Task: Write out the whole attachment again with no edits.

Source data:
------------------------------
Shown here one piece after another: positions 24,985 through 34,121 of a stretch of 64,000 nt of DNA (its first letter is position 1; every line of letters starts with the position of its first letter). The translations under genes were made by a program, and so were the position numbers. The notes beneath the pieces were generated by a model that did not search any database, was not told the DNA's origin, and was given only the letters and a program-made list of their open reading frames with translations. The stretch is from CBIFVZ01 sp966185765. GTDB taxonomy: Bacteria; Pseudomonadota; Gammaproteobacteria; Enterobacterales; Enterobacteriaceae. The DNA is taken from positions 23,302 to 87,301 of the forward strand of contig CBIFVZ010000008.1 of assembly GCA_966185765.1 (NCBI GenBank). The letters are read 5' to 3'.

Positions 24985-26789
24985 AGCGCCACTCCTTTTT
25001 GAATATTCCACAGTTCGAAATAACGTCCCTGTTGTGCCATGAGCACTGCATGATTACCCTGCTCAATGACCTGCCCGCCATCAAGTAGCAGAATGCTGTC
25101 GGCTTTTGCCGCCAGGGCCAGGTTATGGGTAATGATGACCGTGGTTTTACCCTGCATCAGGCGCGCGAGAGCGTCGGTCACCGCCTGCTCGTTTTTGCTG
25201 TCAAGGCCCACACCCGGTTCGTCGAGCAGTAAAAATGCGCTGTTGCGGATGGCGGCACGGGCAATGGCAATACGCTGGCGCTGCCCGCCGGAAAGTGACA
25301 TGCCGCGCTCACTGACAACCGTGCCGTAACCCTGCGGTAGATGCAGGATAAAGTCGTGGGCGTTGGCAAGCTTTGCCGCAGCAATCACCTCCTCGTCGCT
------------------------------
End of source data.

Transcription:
Shown here one piece after another: positions 24,985 through 34,121 of a stretch of 64,000 nt of DNA (its first letter is position 1; every line of letters starts with the position of its first letter). The translations under genes were made by a program, and so were the position numbers. The notes beneath the pieces were generated by a model that did not search any database, was not told the DNA's origin, and was given only the letters and a program-made list of their open reading frames with translations. The stretch is from CBIFVZ01 sp966185765. GTDB taxonomy: Bacteria; Pseudomonadota; Gammaproteobacteria; Enterobacterales; Enterobacteriaceae. The DNA is taken from positions 23,302 to 87,301 of the forward strand of contig CBIFVZ010000008.1 of assembly GCA_966185765.1 (NCBI GenBank). The letters are read 5' to 3'.

Positions 24985-26789
24985 AGCGCCACTCCTTTTT
25001 GAATATTCCACAGTTCGAAATAACGTCCCTGTTGTGCCATGAGCACTGCATGATTACCCTGCTCAATGACCTGCCCGCCATCAAGTAGCAGAATGCTGTC
25101 GGCTTTTGCCGCCAGGGCCAGGTTATGGGTAATGATGACCGTGGTTTTACCCTGCATCAGGCGCGCGAGAGCGTCGGTCACCGCCTGCTCGTTTTTGCTG
25201 TCAAGGCCCACACCCGGTTCGTCGAGCAGTAAAAATGCGCTGTTGCGGATGGCGGCACGGGCAATGGCAATACGCTGGCGCTGCCCGCCGGAAAGTGACA
25301 TGCCGCGCTCACTGACAACCGTGCCGTAACCCTGCGGTAGATGCAGGATAAAGTCGTGGGCGTTGGCAAGCTTTGCCGCAGCAATCACCTCCTCGTCGCT